Portuguese is rooted in the region of Medieval Galicia (which was partly in the north of Portugal and partly in the northwest of Spain), but only five percent of the 215 million native Portuguese speakers actually live in Portugal.

It’s the official language of Brazil, and also has the sole official status in: Angola, Mozambique, Guinea-Bissau, East Timor, Equatorial Guinea, Macau, Cape Verde, and São Tomé and Príncipe.

10. Indonesian (199 million speakers)

Language family: Austronesian

Related to: Malay, Javanese, Sundranese, Madurese etc. 

A standardised variation of Malay, an Austronesian language that’s the official language of Malaysia, Indonesian is a great example of a widely spoken language that encompasses a number of distinct dialects across Indonesia.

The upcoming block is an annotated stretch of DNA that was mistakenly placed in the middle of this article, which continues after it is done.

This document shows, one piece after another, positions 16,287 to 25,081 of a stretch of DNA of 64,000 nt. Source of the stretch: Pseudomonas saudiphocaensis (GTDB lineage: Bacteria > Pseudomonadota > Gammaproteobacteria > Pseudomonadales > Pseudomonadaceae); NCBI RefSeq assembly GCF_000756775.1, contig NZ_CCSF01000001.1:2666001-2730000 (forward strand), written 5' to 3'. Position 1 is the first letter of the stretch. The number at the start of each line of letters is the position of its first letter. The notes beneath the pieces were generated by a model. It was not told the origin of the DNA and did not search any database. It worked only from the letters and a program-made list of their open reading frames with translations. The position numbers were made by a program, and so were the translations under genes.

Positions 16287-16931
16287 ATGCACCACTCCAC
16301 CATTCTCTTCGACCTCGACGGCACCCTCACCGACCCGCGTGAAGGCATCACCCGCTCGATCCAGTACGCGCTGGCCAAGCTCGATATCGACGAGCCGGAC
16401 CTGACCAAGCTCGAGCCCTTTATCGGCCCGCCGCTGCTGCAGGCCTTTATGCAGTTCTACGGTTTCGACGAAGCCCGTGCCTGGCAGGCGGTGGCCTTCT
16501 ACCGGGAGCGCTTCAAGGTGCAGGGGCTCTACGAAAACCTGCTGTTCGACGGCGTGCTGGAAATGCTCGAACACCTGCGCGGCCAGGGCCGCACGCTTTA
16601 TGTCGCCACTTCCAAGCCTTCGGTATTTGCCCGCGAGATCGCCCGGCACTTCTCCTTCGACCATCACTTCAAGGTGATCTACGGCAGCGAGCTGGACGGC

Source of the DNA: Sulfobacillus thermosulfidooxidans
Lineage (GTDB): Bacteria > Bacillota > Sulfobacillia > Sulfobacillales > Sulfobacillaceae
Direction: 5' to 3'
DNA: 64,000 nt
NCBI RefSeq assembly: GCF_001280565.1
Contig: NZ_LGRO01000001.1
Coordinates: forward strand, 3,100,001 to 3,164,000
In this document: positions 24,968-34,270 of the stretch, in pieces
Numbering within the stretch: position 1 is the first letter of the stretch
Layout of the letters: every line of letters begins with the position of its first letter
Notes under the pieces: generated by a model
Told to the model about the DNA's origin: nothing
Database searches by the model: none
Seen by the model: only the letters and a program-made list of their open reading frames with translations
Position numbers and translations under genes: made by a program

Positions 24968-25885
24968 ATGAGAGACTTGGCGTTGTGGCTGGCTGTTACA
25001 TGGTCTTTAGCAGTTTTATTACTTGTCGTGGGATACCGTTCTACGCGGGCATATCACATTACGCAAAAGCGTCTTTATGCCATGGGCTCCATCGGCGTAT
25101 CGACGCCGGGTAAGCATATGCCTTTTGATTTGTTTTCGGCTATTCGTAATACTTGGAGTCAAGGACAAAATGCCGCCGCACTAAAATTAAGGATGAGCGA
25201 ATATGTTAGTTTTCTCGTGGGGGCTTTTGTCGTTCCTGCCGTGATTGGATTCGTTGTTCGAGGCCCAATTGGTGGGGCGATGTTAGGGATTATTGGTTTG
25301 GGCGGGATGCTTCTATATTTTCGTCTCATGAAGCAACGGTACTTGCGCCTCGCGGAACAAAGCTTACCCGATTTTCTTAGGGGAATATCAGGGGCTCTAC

11. Urdu (170 million speakers)  

Language family: Indo-Aryan

Related to: Hindi, Bengali, Marathi, Kashmiri, Nepali

12. German (132 million speakers)

Language family: West Germanic, a sub-family of Indo-European

Related to: English, Frisian, Dutch

Fun fact: German is known for its seemingly endless sentences.

Often referred to as the language of writers and thinkers, German has just over 100 million native – and just under 32 non-native – speakers worldwide, and is the most spoken language in the European Union.

It’s an official language of Germany, Austria, Liechtenstein, Switzerland and Luxembourg.

8 thoughts on “Anthropology: Origin of the World’s Languages

    1. Thank you I’m glad you enjoyed it. Linguistics is such an interesting field especially with technology coming out in the field of natural language processing.

  1. Ancient or modern languages do not differ from those, that have not appeared.
    If you don’t get it – idiot. Forever.